“And that understanding which cannot distinguish between the religious way of life and the irreligious, between action that should be done and action that should not be done, that imperfect understanding, O son of Pritha, is in the mode of passion.” (Lord Krishna, Bhagavad-gita, 18.31)
यया धर्मम् अधर्मṁ च
कार्यṁ चाकार्यम् एव च
बुद्धिः सा पार्थ राजसी
yayā dharmam adharmaṁ ca
kāryaṁ cākāryam eva ca
buddhiḥ sā pārtha rājasī
To err is human. No one is perfect. We commit mistakes. Our senses do not always present the proper picture of the external world with which we engage. We might be tempted to cheat on occasion, and there is vulnerability to illusion.
“The common comparison used in Vedic literature is the snake and the rope. I am scared out of my mind walking into a room and seeing a snake. How did it get in here? Why is it here? What am I going to do about it? How many other snakes are around? Who will help me?
“Turns out, it is only a rope. Completely harmless. No imminent danger. I made a mistake in perception. I did not see clearly. The same is true when I hallucinate, whether from fatigue or intoxication. This is not the first time I have made such a mistake and it certainly will not be the last.”
“I thought I was doing the right thing. I was following the pious way. God wanted me to do it. At least this was the excuse I told myself. It removed some of the initial doubts that I had. I proceeded without guilt.
“Well, turns out I was completely wrong. It was the incorrect way to act. I could not properly tell the difference. Someone else had to notify me. I resisted the advice at first. I brushed off the criticism. In the end, I had to own up to my mistake. I messed up.”
“They valued my input. I was on the hiring committee. They trusted my recommendation. I gave that candidate full marks. I thought they were perfect. They answered every question thrown at them to my satisfaction. They were superior to the other candidates.
“Well, I certainly feel differently today. The assessment was not correct. That candidate turned out to be terrible. They barely know how to do anything. They have a bad attitude. They have had a negative impact on the team at the office. I am reminded of that humorous saying, ‘Addition by subtraction.’ We could use that strategy right about now.”
Shri Krishna explains in Bhagavad-gita that such misunderstandings and defects fall within the mode of passion, rajo-guna. A person cannot determine pious or impious, dharma and adharma. They don’t know what should be done and what should be avoided.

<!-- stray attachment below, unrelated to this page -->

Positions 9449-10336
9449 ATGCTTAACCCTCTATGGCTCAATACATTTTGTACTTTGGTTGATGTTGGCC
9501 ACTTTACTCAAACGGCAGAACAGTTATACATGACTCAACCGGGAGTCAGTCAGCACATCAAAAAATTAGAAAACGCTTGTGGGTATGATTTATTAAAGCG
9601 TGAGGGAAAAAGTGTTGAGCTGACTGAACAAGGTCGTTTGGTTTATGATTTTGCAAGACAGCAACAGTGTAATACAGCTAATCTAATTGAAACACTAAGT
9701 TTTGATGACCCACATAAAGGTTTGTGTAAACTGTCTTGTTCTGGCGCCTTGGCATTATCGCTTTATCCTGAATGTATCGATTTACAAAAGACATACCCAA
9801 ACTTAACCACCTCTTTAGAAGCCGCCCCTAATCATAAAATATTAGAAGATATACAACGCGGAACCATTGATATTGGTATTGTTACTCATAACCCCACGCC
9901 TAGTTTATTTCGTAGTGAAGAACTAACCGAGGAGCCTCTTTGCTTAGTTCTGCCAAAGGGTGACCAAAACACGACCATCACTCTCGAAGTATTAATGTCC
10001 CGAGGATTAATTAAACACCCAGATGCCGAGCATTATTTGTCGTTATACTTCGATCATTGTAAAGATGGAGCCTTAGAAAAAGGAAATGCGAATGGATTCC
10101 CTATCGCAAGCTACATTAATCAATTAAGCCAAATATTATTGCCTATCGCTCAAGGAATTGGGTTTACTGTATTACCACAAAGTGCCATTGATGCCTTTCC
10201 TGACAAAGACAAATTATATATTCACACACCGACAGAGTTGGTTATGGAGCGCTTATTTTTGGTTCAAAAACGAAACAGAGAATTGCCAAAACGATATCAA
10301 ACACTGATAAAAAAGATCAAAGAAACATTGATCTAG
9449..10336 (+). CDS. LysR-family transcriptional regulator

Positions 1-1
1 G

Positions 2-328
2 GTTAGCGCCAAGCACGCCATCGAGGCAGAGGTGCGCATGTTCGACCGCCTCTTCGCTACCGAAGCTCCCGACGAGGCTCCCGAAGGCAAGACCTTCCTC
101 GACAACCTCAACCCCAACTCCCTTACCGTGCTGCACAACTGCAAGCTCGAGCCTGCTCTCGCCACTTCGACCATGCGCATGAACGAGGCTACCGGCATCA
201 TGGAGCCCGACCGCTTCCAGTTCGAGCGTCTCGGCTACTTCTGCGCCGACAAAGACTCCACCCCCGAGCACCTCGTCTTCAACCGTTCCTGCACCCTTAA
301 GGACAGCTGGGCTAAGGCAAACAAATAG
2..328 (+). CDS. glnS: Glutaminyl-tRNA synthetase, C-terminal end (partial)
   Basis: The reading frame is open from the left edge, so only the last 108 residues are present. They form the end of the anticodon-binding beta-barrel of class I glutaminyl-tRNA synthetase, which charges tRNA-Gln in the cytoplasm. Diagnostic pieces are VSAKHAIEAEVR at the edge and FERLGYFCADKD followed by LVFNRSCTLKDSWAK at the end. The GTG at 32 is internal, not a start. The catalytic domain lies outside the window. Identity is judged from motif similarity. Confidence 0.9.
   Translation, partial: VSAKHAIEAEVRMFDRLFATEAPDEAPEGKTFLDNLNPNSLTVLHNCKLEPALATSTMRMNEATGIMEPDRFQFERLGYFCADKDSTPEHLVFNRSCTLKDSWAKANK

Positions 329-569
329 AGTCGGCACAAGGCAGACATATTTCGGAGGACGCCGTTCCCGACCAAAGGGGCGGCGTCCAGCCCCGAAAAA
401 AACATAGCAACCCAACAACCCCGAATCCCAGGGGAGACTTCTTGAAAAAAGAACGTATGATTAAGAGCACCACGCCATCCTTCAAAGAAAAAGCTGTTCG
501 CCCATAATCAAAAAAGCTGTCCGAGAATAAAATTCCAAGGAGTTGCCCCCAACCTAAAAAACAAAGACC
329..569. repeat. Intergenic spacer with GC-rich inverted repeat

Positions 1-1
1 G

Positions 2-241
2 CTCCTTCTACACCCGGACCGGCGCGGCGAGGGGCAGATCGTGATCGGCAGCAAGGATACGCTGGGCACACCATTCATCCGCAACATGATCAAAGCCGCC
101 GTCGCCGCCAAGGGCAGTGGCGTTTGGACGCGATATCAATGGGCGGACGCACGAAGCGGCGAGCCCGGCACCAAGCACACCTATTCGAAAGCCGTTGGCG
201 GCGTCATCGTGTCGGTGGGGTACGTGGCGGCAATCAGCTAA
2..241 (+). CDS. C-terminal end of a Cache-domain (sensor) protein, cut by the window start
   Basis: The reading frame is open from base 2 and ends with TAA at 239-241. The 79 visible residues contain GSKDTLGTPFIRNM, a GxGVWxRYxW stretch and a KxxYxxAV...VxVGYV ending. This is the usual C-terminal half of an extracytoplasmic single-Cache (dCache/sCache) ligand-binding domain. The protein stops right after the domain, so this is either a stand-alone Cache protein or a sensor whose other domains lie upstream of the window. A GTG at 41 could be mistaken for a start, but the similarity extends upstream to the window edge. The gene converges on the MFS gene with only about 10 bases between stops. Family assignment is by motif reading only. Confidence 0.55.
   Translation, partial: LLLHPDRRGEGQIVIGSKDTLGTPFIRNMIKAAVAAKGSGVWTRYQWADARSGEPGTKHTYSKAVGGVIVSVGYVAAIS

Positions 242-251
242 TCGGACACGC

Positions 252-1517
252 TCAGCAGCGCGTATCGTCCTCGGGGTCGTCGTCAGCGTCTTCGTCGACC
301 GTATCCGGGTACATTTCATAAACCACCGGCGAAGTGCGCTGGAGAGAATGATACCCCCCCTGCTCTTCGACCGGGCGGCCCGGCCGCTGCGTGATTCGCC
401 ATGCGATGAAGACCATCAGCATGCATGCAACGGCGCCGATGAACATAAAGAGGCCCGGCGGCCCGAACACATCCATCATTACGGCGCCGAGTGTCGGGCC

Therefore, it is inevitable that they will not succeed in the long-run. There will be rebirth for everyone. From the highest to the lowest, the existence of the soul continues with the passage of time. No one can destroy the essence of identity.
न जायते म्रियते वा कदाचिन्
नायं भूत्वा भविता वा न भूयः
अजो नित्यः शाश्वतो ऽयं पुराणो
न हन्यते हन्यमाने शरीरे
na jāyate mriyate vā kadācin
nāyaṁ bhūtvā bhavitā vā na bhūyaḥ
ajo nityaḥ śāśvato ‘yaṁ purāṇo
na hanyate hanyamāne śarīre
“For the soul there is never birth nor death. Nor, having once been, does he ever cease to be. He is unborn, eternal, ever-existing, undying and primeval. He is not slain when the body is slain.” (Lord Krishna, Bhagavad-gita, 2.20)
Success in this context relates to the kind of future birth. Just as a person within an education establishment aims for passing grades, to successfully complete their time receiving instruction, the individual souls finding a human birth should strive for completion to the evolutionary cycle.
That is to say if I work based on proper perception, discernment and assessment of both the world around me and my place in it, then I can stop repeated birth and death. This is the secret passed down to me from the acharyas, who are a chain of disciples originating in the Supreme Personality of Godhead.
तस्मादज्ञानसम्भूतं हृत्स्थं ज्ञानासिनात्मन:
छित्त्वैनं संशयं योगमातिष्ठोत्तिष्ठ भारत
chittvainaṁ saṁśayaṁ yogam
“Therefore the doubts which have arisen in your heart out of ignorance should be slashed by the weapon of knowledge. Armed with yoga, O Bharata, stand and fight.” (Lord Krishna, Bhagavad-gita, 4.42)
Krishna advises Arjuna to slash doubts borne of ignorance using the weapon of knowledge. The acharya helps me to see properly. If I properly understand my role in this world, what I am supposed to do, then I can succeed in linking the individual consciousness with the Supreme Consciousness. This is real yoga, and in every respect I should strive to be a yogi.
Regretting that terrible mistake,
Where considering rope as snake.
That prior assessment gone wrong,
Now suffering misery strong.
When mode of passion under,
Expected repeated blunder.
When with soul direction choosing,
No more proper action confusing.
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